And Then The Floods Came, or, What Emsy Did Last Week.Posted: May 8, 2013
So, as those of you who follow me on Twitter might be aware, it’s been a bit of a drama-filled couple of weeks. And it doesn’t look to get any less drama-filled any time soon.
A week last Sunday (so, April 28th), J (my husband) and I came back to our flat to find water pouring through all the ceilings. A major water leak had happened in the flat upstairs. The fire brigade were called, the people who lived upstairs came back, we rescued the cats and the more important pieces of electronic equipment and then looked at the damage.
Our carpets had standing water on them. Paint was coming off the walls, the ceilings were getting lovely damp patches and ominous bulges. The flat was, basically, in tatters. Luckily, none of our furniture had any damage. While the water had completely eviscerated the hallway and most of the walls and ceilings, the water had only got about halfway across the bedrooms and the living room, meaning most major pieces of furniture (beds, tables, chairs etc.) had escaped damage.
Later that night, someone from the Housing Association came to look at the leak upstairs. Clearly by this point, there wasn’t much he could do for our flat. The cats went to my parent’s, and we stayed with J’s mum for the night.
I spent all of Monday and Tuesday at the flat. Absolutely nothing happened on Monday. No-one came out, nothing happened. Even our booking at the Holiday Inn that the Housing Association had arranged hadn’t been done properly, so we spent another night at J’s mum’s (by that point, I was too exhausted to care). Tuesday, vans and men arrived to empty our flat and put all our stuff in storage. This was also the arrival of someone from the Housing Association (the first person who hadn’t been a plumber to come and look at my flat). She was completely shocked by what she saw, and realised pretty quickly that the Housing Association really didn’t have a clue of the scale of the damage that had happened. That night we managed to get into the Holiday Inn.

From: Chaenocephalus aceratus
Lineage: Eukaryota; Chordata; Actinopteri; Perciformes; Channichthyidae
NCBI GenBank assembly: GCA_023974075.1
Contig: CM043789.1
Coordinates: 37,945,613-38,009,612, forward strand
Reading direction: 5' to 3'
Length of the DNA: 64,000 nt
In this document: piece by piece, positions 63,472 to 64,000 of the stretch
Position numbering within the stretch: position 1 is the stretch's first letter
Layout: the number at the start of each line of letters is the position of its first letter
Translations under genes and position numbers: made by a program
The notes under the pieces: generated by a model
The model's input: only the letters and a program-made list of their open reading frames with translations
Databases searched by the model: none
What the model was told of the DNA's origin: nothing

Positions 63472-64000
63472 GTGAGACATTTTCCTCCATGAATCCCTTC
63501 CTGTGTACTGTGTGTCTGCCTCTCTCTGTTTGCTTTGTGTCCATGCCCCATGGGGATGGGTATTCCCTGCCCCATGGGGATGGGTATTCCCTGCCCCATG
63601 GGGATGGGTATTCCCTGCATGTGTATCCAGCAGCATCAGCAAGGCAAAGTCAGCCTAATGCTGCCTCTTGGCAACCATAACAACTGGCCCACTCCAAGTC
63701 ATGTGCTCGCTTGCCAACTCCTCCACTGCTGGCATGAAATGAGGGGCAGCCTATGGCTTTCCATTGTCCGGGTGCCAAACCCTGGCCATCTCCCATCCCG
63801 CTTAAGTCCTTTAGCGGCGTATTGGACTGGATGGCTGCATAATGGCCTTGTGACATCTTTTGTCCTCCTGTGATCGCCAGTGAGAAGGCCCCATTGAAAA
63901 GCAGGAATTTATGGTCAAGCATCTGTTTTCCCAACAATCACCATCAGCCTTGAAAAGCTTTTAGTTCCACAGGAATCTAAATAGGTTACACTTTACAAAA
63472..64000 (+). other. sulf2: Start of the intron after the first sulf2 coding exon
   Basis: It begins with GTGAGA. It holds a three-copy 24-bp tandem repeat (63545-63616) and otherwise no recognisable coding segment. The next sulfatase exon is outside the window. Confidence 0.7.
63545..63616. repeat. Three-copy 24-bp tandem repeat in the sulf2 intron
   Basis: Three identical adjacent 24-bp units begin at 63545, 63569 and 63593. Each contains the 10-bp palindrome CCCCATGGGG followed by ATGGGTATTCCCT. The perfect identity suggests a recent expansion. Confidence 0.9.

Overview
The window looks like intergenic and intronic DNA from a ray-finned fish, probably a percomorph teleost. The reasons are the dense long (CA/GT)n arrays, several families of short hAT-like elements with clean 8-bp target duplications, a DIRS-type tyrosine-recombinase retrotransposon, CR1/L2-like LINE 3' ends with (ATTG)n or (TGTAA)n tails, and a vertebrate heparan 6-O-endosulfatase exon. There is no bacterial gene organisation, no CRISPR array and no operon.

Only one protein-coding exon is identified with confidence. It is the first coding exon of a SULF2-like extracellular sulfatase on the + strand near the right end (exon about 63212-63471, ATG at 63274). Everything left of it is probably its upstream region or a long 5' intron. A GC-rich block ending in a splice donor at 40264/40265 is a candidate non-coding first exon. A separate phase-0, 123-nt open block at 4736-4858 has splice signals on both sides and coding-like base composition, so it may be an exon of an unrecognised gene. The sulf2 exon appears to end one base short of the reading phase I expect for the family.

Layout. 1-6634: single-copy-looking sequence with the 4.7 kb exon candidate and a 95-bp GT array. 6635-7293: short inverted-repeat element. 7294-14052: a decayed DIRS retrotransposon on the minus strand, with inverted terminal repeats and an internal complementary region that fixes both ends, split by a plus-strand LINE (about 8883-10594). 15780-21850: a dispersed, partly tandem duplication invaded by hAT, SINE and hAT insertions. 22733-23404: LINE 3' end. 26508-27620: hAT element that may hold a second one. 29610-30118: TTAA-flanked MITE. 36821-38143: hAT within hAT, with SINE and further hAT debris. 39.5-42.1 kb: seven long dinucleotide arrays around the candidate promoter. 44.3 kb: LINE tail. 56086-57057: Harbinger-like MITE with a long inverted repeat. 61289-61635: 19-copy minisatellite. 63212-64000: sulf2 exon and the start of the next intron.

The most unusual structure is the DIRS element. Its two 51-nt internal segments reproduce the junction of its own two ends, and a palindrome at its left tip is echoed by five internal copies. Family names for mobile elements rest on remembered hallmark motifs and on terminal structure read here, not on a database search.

The situation now is that our Housing Association will pay for us to stay in the Holiday Inn until next Monday, 13th May. After that they won’t pay. The work on our flat is expected to last 6 – 8 weeks. Now, our flat had a lot of adaptations done, as J uses a wheelchair. We have a fully adapted kitchen, automatic opening doors and other bits and pieces done so J can get around. While we know there’s no way any temporary accommodation we get offered is going to have that level of adaptation, we need at the very least a property that’s wheelchair accessible. That means a ground floor, or a building with a lift. No steps. The Housing Association have said there is nowhere available owned by either them or other local HAs that would be suitable and is available on such short notice. The long and short of it is, I can genuinely see us leaving the Holiday Inn at 12 noon on Monday, and going straight to the Council to declare ourselves homeless.
J is a wheelchair user, but he also has Asperger’s syndrome. This makes any and all change very stressful for him. I’m supposed to be working. I work freelance, and I haven’t been able to work for the last week because I’ve spent all my time trying to work out where we’re going to live. On Monday I’m supposed to be having a very important meeting involving the young people I work with. I can’t do that if I don’t know where I’m going to be going home to afterwards. I’m also losing a huge amount of money – I don’t work, I don’t earn.
So that’s the situation. As well as the HA and the Council, I’ve also been talking to Social Care, the Law Centre and Shelter. Shelter tells me that landlords have no legal obligation to find alternative accommodation for their tenants while work is carried out. While a lot of private landlords will have to have written into their insurance that they will pay for alternative accommodation for their tenants, that’s a requirement of their mortgage and social landlords do not have to have that. I genuinely do not know where we’re going to live for the next month, at least.
It sucks. A lot.